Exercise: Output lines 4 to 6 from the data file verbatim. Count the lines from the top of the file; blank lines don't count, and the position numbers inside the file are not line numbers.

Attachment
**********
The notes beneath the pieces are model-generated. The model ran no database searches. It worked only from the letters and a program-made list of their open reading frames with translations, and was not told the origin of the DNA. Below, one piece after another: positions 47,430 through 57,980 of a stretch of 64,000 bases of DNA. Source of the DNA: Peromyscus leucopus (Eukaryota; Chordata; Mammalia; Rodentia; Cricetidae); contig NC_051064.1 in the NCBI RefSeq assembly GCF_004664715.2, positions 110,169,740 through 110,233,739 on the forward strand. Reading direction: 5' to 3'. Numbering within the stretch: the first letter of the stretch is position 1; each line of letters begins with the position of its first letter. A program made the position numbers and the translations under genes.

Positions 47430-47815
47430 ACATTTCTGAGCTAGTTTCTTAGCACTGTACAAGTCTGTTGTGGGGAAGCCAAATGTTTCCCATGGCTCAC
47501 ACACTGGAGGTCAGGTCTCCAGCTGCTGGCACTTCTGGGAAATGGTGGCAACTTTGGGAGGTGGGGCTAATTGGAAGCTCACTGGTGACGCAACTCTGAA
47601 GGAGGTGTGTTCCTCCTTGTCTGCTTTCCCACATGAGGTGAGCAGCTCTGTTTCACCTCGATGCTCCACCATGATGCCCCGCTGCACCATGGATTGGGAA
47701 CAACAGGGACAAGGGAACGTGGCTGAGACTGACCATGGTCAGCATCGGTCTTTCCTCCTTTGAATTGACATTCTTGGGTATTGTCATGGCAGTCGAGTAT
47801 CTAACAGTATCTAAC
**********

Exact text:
47501 ACACTGGAGGTCAGGTCTCCAGCTGCTGGCACTTCTGGGAAATGGTGGCAACTTTGGGAGGTGGGGCTAATTGGAAGCTCACTGGTGACGCAACTCTGAA
47601 GGAGGTGTGTTCCTCCTTGTCTGCTTTCCCACATGAGGTGAGCAGCTCTGTTTCACCTCGATGCTCCACCATGATGCCCCGCTGCACCATGGATTGGGAA
47701 CAACAGGGACAAGGGAACGTGGCTGAGACTGACCATGGTCAGCATCGGTCTTTCCTCCTTTGAATTGACATTCTTGGGTATTGTCATGGCAGTCGAGTAT